Dec. 14 (Bloomberg) -- Susan Rice’s decision to take herself out of consideration as President Barack Obama’s next secretary of state clears the way for him to start revamping his national security team for his second term.
Massachusetts Senator John Kerry, chairman of the Foreign Relations Committee, now is the leading contender to succeed Hillary Clinton in the post, according to two administration officials who asked for anonymity to discuss personnel. A decision may come next week, they said.
Meanwhile, former Republican Senator Chuck Hagel of Nebraska has emerged as a leading candidate to follow Leon Panetta as secretary of defense, according to three people familiar with the president’s thinking. Obama’s also looking for a new director of the Central Intelligence Agency, vacant since former General David Petraeus resigned last month after admitting to an extramarital affair.
Rice’s withdrawal was forced by Senate Republicans, led by John McCain of Arizona, who sought to make her a symbol of U.S. failings under Obama after the Sept. 11 attack on a U.S. consulate in Libya that killed four Americans, including the ambassador.
At the same time, the Republican victory, blocking one of the president’s most loyal and favored advisers, may ease the way for foreign policy and security nominees Obama does put forth.
“It shows that the president is still cautious about picking fights with Congress on his nominees,” said Jim Manley, a former aide to Senate Majority Leader Harry Reid, a Nevada Democrat. “But it also shows how intransigent Senate Republicans have become,” said Manley, now a senior director for QGA Public Affairs, a Washington lobbying firm.
Kerry, 69, and Hagel, 66, probably would be confirmed easily by their former colleagues, Manley said, leaving Obama room to pick different battles in national security and other areas.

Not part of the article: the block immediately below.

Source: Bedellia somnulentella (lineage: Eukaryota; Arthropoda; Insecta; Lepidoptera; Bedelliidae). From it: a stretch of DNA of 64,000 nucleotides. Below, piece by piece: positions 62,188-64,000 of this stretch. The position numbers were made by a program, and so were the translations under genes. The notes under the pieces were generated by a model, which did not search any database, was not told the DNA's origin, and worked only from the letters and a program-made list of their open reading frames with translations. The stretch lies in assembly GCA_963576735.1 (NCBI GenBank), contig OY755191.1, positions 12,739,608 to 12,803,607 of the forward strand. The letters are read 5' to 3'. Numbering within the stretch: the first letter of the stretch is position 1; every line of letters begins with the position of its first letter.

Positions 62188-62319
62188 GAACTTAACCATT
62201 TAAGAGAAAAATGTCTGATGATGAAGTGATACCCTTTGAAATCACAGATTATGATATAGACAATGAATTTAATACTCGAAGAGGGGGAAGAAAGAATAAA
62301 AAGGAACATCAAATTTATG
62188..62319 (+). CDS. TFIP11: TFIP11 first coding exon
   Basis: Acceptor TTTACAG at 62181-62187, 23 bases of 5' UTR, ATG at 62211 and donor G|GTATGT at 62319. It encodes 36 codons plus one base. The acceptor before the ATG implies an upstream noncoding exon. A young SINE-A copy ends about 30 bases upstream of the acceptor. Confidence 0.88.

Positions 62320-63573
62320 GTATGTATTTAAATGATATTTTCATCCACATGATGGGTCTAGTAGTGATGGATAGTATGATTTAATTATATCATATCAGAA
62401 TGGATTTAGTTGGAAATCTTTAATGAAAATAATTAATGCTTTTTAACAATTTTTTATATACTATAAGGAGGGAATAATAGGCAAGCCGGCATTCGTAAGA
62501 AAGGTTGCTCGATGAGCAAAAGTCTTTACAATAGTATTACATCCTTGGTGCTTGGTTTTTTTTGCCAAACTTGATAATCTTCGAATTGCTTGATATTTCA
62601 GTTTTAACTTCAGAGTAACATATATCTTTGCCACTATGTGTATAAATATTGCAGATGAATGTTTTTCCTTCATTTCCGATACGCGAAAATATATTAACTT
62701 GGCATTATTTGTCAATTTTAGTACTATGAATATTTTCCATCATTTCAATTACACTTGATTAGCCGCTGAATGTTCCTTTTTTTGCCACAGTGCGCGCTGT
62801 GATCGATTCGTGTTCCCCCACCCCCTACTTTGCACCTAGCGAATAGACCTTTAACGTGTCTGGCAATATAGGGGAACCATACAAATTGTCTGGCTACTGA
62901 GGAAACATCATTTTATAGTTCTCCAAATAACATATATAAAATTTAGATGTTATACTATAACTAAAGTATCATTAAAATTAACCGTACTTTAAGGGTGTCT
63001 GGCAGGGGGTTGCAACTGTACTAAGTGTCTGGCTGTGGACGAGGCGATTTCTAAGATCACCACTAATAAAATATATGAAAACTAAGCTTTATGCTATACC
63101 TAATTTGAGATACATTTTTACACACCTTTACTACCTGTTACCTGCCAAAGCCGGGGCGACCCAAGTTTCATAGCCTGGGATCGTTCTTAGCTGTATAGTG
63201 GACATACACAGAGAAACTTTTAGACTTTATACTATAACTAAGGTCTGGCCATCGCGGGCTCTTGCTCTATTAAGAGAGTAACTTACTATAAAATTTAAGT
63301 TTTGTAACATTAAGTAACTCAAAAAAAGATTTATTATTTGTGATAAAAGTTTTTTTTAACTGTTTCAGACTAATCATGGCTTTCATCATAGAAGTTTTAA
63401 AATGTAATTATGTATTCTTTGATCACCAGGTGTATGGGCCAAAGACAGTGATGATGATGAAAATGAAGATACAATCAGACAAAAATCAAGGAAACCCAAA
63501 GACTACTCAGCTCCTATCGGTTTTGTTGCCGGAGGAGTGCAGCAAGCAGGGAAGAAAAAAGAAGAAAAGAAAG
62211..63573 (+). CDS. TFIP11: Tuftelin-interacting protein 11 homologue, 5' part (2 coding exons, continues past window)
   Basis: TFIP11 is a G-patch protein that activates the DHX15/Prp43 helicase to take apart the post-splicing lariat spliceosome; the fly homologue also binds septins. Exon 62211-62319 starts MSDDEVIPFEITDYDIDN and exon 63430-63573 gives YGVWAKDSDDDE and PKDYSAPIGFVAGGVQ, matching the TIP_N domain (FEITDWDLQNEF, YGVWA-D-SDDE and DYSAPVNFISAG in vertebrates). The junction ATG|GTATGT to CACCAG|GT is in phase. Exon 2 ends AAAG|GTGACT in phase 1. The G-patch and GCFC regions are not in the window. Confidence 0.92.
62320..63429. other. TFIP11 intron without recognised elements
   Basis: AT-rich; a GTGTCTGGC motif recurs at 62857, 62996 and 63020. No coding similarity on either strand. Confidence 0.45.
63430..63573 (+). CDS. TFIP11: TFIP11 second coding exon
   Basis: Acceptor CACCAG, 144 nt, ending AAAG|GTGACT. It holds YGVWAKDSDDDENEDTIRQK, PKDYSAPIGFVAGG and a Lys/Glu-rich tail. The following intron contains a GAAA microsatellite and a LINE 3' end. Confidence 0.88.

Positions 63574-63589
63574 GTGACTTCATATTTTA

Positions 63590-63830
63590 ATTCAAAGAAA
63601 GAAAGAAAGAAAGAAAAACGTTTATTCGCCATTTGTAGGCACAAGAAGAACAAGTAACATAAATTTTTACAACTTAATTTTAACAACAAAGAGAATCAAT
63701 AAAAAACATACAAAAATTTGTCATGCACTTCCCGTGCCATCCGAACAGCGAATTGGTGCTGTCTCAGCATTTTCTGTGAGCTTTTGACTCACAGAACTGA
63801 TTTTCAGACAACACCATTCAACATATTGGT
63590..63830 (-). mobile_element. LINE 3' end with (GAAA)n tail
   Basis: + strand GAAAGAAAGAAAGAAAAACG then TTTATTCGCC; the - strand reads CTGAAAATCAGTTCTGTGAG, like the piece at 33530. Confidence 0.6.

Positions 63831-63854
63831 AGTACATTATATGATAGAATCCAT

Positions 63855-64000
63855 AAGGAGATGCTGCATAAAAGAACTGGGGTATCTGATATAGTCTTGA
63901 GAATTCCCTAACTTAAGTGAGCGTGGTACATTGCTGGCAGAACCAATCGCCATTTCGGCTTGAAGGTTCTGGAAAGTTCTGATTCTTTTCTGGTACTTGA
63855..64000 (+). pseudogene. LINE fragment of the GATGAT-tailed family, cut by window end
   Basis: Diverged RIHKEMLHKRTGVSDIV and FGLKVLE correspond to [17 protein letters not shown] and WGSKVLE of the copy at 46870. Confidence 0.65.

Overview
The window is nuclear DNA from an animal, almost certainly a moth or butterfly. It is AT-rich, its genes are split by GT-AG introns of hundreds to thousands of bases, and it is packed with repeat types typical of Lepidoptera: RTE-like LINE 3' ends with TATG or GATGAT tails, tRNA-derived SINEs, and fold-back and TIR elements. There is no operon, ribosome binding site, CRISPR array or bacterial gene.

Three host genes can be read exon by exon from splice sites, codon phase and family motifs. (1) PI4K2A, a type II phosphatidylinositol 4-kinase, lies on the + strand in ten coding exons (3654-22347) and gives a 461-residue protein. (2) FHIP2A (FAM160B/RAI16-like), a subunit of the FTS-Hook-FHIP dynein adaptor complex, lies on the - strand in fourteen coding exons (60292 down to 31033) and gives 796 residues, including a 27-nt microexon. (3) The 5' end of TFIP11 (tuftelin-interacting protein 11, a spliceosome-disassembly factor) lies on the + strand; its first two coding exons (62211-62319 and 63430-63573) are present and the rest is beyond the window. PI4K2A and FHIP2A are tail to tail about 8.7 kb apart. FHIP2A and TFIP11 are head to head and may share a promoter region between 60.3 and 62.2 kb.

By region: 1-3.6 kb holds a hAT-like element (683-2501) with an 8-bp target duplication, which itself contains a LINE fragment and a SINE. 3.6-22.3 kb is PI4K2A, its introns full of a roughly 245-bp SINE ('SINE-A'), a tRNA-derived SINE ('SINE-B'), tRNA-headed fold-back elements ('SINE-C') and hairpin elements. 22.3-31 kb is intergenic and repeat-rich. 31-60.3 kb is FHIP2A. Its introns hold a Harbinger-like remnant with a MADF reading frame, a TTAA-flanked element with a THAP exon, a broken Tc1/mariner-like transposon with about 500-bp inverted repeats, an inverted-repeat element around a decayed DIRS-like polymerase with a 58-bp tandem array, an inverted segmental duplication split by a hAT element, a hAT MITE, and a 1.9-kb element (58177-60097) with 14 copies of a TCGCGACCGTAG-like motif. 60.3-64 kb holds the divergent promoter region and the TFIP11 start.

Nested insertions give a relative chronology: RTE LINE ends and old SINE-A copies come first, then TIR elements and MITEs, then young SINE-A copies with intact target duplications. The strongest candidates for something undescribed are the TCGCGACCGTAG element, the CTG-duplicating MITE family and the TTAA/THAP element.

Obama’s new team would have to confront an unstable Middle East, including a civil war in Syria, political unrest in Egypt, and Iran’s pursuit of nuclear technology. The president has moved to shift the U.S. focus toward Asia, where China is ascendant and North Korea is testing long-range missiles.
Potential nominees for the CIA job include acting director Michael Morell and the president’s counterterrorism adviser, John Brennan.
While Rice, 48, the U.S. ambassador to the United Nations, also has been discussed as a future head of the National Security Council, current national security adviser Tom Donilon hasn’t indicated any plans to step aside. Rice said in her letter to the president taking herself out of the running that she intends to continue at the UN. She is meeting with Obama today at the White House, according to the president’s schedule.
Rice said that while she was confident in her ability to do the job of secretary of state, a battle over her confirmation would have disrupted the administration’s second-term agenda.
“I am now convinced that the confirmation process would be lengthy, disruptive and costly -- to you and to our most pressing national and international priorities,” Rice wrote in a letter to Obama released by the White House. “That trade-off is simply not worth it to our country.”
Obama accepted her decision while praising Rice as “an extraordinarily capable, patriotic, and passionate public servant.”